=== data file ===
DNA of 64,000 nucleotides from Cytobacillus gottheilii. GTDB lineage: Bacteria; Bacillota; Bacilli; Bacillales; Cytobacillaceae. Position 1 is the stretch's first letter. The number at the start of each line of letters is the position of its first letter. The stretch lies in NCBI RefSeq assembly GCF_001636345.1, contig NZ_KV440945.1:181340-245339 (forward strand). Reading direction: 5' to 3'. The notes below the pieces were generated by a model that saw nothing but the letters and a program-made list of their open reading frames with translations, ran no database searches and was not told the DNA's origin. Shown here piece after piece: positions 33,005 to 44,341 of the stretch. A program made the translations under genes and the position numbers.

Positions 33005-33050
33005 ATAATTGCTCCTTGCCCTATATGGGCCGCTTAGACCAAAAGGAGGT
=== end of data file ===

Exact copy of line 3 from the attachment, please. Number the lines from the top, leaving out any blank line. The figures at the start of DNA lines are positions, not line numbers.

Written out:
33005 ATAATTGCTCCTTGCCCTATATGGGCCGCTTAGACCAAAAGGAGGT